Four Things to Know About School Mental Health

Mental health and well-being are essential parts of students’ overall health, impacting their ability to engage both inside and outside of the classroom and their overall success. When educators like you prioritize mental health and safety and provide social and emotional supports that adapt to students’ changing needs, they can better establish the basis for a healthy and thriving school community of students, educators, administrators, and school staff.

Poor nutrition, lack of exercise, excessive screen time, harmful social interactions, and substance abuse can all impact students’ well-being. However, when students feel connected and listened to, and–when needed–are provided with the appropriate supports, it can make a vast difference. 

In today’s blog post, I want to offer these four points as a starting place to build a deeper understanding of mental health and how to create healthy environments and supports for all kids. 

1. Understand that some individuals are more vulnerable.

Data from the Centers for Disease Control and Prevention (CDC)¹ has shown that teenagers, particularly girls and those who identify as LGBTQ+, are facing more mental health problems. Female students and LGBTQ+ students reported higher rates of persistent feelings of sadness or hopelessness compared to male students. And a significant percentage of high school students have seriously considered suicide in the past year.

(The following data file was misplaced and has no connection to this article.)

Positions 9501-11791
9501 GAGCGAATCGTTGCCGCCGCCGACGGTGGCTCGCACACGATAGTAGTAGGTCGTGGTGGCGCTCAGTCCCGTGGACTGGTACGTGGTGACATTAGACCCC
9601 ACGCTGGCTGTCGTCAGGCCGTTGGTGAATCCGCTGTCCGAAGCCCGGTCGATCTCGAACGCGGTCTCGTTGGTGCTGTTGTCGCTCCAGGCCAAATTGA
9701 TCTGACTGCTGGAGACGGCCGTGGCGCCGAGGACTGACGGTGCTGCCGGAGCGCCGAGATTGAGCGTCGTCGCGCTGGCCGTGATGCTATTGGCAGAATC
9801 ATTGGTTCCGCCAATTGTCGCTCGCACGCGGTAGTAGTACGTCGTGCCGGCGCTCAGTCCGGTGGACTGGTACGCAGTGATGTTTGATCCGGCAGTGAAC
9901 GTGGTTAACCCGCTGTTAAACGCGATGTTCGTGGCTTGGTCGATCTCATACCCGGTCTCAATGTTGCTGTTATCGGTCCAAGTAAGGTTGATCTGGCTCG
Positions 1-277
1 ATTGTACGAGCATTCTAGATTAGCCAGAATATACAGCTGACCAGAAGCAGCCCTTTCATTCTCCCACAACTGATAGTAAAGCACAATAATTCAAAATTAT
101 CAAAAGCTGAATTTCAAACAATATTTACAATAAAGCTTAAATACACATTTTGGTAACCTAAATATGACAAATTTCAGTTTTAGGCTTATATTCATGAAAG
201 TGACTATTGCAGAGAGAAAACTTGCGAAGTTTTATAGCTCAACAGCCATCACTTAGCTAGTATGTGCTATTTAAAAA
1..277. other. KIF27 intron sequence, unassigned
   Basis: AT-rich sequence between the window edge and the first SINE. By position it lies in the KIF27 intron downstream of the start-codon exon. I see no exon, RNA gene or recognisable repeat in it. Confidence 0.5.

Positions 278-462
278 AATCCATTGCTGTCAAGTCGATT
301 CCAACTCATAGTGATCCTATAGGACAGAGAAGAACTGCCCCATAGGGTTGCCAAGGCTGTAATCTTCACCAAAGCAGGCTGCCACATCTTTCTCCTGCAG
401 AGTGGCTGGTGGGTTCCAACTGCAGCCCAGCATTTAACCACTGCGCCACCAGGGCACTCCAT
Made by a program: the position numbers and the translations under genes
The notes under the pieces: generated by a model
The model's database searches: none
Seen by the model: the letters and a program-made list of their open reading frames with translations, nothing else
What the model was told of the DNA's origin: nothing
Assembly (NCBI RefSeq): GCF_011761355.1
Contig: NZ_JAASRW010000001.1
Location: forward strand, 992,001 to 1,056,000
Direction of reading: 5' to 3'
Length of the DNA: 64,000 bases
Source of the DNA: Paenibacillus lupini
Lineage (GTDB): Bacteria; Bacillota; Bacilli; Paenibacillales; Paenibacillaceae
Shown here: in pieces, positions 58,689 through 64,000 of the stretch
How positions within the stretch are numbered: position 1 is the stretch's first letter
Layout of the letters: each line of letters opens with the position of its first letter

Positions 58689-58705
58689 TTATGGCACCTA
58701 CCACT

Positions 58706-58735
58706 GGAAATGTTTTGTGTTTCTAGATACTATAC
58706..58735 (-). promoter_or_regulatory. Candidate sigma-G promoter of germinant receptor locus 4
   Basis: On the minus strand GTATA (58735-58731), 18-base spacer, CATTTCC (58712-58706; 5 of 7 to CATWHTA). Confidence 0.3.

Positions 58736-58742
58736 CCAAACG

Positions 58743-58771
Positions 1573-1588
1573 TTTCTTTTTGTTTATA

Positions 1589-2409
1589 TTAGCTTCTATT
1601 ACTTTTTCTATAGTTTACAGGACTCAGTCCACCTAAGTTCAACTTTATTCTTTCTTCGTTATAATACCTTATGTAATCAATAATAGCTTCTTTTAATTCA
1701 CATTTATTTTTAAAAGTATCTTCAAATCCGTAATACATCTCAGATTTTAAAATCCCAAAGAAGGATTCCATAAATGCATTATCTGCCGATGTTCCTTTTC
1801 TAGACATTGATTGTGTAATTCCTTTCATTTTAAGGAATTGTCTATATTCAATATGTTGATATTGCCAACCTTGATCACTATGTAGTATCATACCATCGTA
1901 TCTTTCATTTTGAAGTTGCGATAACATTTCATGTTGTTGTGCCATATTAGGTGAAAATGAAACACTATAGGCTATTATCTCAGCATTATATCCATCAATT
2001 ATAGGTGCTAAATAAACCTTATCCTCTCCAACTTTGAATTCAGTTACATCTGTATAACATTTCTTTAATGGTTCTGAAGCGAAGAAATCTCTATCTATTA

2. Focus on both intervention and prevention.

While addressing immediate mental health crises is essential, developing longer-term prevention strategies related to school climate, social-emotional learning, and student-teacher relationships is equally important. Resources and tools are available to help schools focus on both intervention and prevention.

3. Adopt a holistic approach.

Addressing student mental health requires a holistic approach that takes into consideration various factors that impact it, including nutrition, exercise, screen time, social interactions, and substance abuse. A comprehensive approach that combines intervention and prevention strategies, along with proper recognition of when to seek specialized help, is crucial to effectively address students’ mental health needs.

4. Recognize when to hand off

Teachers should be able to recognize when specialized professional help is needed to manage a mental health crisis. A comprehensive school mental health plan can help schools implement the necessary diagnostics and rapid response systems to effectively hand off to mental health experts when needed.

There is much to learn about mental health, and research continues to play a vital role.  While policies and practices have evolved, students, school staff, and their needs have also changed. With that in mind, we must continue to explore and–when necessary–redefine approaches, mindsets, and strategies to provide the supportive, inclusive learning environments our students need and deserve.

In the resource section, you can find a compilation of practical information and research-based resources from partnering organizations and other leading national groups. Find our growing list of resources here.

In the coming months, the Hub will provide a series of blogs from experts, practitioners, and education professionals who will share their expertise and insights. I invite you to sign up to be notified when a new blog post is published.

Jim Kohlmoos, Senior Fellow, Strategic Field Building, Carnegie Foundation for the Advancement of Teaching

¹LGBTQ+ Youth | Lesbian, Gay, Bisexual, and Transgender Health | CDC